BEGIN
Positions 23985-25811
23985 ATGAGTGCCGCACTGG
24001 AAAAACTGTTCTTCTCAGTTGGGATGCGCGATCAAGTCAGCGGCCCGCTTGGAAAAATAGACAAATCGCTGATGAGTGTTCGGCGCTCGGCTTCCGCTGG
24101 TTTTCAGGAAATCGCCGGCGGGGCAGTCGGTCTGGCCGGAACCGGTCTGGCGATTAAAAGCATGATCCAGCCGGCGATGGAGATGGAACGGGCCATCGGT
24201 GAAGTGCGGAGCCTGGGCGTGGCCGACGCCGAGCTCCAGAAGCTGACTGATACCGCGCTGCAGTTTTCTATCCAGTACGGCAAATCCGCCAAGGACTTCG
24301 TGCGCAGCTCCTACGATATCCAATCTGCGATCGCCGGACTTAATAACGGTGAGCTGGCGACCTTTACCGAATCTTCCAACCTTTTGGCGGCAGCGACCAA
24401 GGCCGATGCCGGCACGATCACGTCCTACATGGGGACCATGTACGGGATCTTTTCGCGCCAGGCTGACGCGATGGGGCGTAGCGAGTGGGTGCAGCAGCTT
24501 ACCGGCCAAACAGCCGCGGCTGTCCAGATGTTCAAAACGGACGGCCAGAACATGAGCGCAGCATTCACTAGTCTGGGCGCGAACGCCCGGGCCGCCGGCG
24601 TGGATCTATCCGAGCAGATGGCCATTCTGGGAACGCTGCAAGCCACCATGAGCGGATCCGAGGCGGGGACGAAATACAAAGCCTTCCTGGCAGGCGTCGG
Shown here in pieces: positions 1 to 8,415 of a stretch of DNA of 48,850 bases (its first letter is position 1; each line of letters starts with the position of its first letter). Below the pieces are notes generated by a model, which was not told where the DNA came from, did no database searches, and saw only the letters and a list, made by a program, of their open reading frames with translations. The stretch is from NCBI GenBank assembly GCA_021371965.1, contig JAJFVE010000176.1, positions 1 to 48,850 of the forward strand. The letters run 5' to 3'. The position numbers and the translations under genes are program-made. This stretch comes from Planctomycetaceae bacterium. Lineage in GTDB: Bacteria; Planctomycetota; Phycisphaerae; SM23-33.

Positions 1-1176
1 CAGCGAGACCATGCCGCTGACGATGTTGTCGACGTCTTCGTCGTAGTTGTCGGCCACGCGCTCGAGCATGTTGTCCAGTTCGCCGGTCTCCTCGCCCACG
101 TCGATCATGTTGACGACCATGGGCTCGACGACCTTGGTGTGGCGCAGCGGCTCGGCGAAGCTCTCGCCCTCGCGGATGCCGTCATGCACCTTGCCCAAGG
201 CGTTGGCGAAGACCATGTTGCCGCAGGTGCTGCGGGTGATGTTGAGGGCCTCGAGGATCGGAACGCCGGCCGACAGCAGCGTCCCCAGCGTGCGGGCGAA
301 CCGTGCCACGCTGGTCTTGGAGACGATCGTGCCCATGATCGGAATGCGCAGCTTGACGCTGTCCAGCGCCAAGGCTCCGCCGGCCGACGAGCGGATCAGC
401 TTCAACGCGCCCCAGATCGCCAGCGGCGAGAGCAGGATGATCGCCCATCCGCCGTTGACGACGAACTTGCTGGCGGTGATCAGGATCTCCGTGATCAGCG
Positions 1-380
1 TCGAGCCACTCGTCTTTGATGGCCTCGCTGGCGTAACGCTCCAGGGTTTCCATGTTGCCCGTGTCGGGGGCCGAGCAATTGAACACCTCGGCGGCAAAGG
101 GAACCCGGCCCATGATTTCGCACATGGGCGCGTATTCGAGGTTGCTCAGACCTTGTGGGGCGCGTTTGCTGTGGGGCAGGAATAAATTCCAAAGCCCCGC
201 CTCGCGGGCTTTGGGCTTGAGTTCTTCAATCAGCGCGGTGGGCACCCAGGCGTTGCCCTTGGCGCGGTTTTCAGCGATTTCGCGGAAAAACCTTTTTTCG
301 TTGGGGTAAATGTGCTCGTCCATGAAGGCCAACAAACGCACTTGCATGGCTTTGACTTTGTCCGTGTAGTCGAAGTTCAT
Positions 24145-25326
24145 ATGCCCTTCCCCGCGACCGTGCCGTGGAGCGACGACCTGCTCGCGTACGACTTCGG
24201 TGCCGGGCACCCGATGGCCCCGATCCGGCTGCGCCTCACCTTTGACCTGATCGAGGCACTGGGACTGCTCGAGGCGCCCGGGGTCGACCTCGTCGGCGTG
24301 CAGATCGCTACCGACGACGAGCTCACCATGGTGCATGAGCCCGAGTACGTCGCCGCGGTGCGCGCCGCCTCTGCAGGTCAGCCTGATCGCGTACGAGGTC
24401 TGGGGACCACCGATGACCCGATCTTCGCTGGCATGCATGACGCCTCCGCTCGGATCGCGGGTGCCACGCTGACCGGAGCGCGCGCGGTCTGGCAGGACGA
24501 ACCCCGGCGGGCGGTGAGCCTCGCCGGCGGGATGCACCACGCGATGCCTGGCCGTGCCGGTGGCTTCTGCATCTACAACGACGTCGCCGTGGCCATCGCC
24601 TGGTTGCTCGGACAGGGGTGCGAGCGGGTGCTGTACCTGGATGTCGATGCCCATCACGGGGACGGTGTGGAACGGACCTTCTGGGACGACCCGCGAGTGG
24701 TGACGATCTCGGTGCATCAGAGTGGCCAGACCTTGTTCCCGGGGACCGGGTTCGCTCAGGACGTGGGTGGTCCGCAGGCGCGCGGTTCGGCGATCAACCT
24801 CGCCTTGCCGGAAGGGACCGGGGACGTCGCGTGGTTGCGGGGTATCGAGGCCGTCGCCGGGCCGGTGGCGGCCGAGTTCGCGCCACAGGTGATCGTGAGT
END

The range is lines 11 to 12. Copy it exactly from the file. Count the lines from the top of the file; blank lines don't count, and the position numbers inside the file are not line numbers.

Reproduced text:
Positions 1-1176
1 CAGCGAGACCATGCCGCTGACGATGTTGTCGACGTCTTCGTCGTAGTTGTCGGCCACGCGCTCGAGCATGTTGTCCAGTTCGCCGGTCTCCTCGCCCACG